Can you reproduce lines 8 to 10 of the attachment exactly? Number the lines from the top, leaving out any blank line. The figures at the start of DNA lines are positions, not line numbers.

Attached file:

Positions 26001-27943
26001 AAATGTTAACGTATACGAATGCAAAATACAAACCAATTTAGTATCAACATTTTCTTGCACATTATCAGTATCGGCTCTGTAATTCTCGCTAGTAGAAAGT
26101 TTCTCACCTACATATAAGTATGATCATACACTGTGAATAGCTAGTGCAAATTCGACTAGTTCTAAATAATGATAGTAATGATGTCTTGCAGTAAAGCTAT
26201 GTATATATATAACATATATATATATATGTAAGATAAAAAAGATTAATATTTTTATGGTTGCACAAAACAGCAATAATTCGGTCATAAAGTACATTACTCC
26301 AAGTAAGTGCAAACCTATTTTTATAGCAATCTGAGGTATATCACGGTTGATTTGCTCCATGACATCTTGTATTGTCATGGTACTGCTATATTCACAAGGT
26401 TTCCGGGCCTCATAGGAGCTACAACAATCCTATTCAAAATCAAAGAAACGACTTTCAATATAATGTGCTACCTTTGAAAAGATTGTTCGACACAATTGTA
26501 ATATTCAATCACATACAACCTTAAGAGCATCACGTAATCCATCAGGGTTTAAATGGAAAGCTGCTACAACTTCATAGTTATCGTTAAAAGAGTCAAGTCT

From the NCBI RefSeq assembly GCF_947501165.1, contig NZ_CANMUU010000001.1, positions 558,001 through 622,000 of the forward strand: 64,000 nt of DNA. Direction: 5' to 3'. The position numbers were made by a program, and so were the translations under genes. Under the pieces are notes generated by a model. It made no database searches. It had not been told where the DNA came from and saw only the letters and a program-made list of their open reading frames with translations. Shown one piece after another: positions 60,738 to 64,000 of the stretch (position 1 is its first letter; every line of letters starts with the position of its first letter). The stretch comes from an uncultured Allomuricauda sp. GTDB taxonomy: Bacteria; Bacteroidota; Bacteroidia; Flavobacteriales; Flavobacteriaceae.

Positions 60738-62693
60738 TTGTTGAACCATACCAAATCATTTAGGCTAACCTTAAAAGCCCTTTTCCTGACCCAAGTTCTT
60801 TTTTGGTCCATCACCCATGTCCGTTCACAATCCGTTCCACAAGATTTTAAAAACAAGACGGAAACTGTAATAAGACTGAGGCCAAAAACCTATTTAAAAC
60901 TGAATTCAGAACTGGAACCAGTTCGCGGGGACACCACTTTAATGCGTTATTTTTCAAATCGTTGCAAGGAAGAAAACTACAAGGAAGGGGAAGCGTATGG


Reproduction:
From the NCBI RefSeq assembly GCF_947501165.1, contig NZ_CANMUU010000001.1, positions 558,001 through 622,000 of the forward strand: 64,000 nt of DNA. Direction: 5' to 3'. The position numbers were made by a program, and so were the translations under genes. Under the pieces are notes generated by a model. It made no database searches. It had not been told where the DNA came from and saw only the letters and a program-made list of their open reading frames with translations. Shown one piece after another: positions 60,738 to 64,000 of the stretch (position 1 is its first letter; every line of letters starts with the position of its first letter). The stretch comes from an uncultured Allomuricauda sp. GTDB taxonomy: Bacteria; Bacteroidota; Bacteroidia; Flavobacteriales; Flavobacteriaceae.

Positions 60738-62693
60738 TTGTTGAACCATACCAAATCATTTAGGCTAACCTTAAAAGCCCTTTTCCTGACCCAAGTTCTT